Roman sculptures on display
Two carved stone heads, dating to the Roman period and discovered during excavations ahead of HS2 construction works, have gone on public display for the first time at the Discover Bucks Museum in Aylesbury.
Stylistically dated to the late 1st or early 2nd century, the busts are interpreted as images of ordinary (if rather wealthy) Romans, rather than portraits of imperial figures – possibly part of a family group of sculptures from a mausoleum.
Three sculptures in all were discovered by L-P Archaeology, working for HS2’s Enabling Works Contractor, Fusion JV, during their excavation of the remains of St Mary’s Church in Stoke Mandeville last year (see CA 382 and CA 387). They represent a man, woman, and child, and were recovered from a layer of rubble within a circular ditch. The sculptures appear to have been deliberately damaged before deposition, removing their heads from their torsos; the child’s ‘body’ has not been found.
Having undergone specialist conservation, the two adult portraits are now on loan to the Discover Bucks Museum. They will be displayed until 29 October 2022; for more information, see www.discoverbucksmuseum.org/whats-on/first-chance-to-see-incredible-roman-busts.
Unlocking ancient Egypt at the British Museum
The British Museum has announced an upcoming exhibition to mark the 200th anniversary of the decipherment of hieroglyphs.
Until the discovery of the Rosetta Stone in 1799, these ancient Egyptian symbols were largely illegible to scholars, representing a huge obstacle to understanding the long-vanished civilisation. The stela’s tripartite inscription in two Egyptian alphabets – hieroglyphs and demotic – and, crucially, the known language of ancient Greek, held the key, and in 1822 Jean-François Champollion cracked the code. From October, over 240 objects (including loans from national and international collections) will be on display to help commemorate this watershed moment and share insights into life in ancient Egypt that it helped to reveal, from love poetry and international treaties to shopping lists, tax returns, and jokes.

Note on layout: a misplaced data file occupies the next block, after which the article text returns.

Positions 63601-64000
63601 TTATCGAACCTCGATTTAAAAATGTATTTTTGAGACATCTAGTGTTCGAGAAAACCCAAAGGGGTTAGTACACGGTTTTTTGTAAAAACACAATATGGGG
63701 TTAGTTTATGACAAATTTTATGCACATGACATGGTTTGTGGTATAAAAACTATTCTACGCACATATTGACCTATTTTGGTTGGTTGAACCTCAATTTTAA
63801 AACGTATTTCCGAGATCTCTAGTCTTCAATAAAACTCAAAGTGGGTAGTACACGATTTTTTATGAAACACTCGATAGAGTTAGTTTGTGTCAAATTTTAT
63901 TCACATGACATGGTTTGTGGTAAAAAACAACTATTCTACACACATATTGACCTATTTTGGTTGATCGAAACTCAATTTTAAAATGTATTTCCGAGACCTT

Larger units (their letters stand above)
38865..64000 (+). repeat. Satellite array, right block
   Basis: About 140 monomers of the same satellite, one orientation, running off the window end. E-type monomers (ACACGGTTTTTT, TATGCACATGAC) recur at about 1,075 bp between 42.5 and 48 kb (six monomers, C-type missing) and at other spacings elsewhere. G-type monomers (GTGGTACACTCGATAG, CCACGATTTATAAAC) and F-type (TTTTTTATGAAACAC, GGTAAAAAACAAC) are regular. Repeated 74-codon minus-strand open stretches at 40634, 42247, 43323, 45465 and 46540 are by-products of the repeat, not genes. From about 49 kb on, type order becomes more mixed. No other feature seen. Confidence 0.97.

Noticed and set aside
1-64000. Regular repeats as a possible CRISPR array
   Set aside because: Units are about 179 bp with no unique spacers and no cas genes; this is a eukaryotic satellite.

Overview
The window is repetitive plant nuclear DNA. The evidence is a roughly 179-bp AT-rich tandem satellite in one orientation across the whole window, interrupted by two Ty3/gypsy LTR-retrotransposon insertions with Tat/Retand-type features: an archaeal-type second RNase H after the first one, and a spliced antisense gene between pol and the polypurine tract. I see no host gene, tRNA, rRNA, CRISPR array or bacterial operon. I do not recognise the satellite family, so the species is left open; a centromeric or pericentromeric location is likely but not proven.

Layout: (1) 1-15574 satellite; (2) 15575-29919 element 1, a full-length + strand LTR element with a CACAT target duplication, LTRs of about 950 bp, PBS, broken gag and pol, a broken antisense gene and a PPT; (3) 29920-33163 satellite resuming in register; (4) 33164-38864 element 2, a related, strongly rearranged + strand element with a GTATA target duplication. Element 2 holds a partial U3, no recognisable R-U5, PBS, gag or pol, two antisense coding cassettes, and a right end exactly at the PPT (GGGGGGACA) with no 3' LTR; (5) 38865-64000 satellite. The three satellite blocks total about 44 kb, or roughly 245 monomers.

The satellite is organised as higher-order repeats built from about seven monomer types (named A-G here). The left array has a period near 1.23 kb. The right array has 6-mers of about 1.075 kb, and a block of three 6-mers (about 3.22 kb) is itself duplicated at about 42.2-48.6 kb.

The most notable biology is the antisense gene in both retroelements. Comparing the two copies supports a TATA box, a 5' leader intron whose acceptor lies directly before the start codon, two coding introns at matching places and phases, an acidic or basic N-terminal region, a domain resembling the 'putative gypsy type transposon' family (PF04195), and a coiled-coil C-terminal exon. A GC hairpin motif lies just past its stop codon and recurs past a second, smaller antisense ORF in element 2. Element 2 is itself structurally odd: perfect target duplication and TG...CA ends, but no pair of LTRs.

Together with the Rosetta Stone and personal notes by some of the figures who raced to decipher its text, highlights of the exhibition will include the richly illustrated papyrus of Queen Nedjmet’s Book of the Dead; measuring over 4m long, it is more than 3,000 years old and rarely on public display. Visitors can also see the 2,600-year-old ‘Enchanted Basin’, a large black granite sarcophagus covered with hieroglyphs and images of gods; a set of canopic jars reunited for the first time since the mid-18th century; and a decorated mummy bandage loaned by the Musée du Louvre in Paris, never-before shown in the UK.
Hieroglyphs: unlocking ancient Egypt will run from 13 October until 19 February 2023; for more details, see www.britishmuseum.org/exhibitions/hieroglyphs-unlocking-ancient-egypt.
The Vikings: history on your doorstep
Ancient House Museum of Thetford Life
Until 8 July 2023
Darwin in Conversation
Cambridge University Library
Until 3 December 2022
Picturing the Romans: daily life through tableware
Museum of Archaeology, Palace Green Library, Durham
Until 28 October 2022
Heroes of the Viking World
Banbury Museum & Gallery
Until 6 November 2022
Wales is… Proud
St Fagans National Museum of History
Until 5 March 2023
Last chance to see
The Ness: Its People
Maeshowe Visitor Centre, Orkney
Until 12 August 2022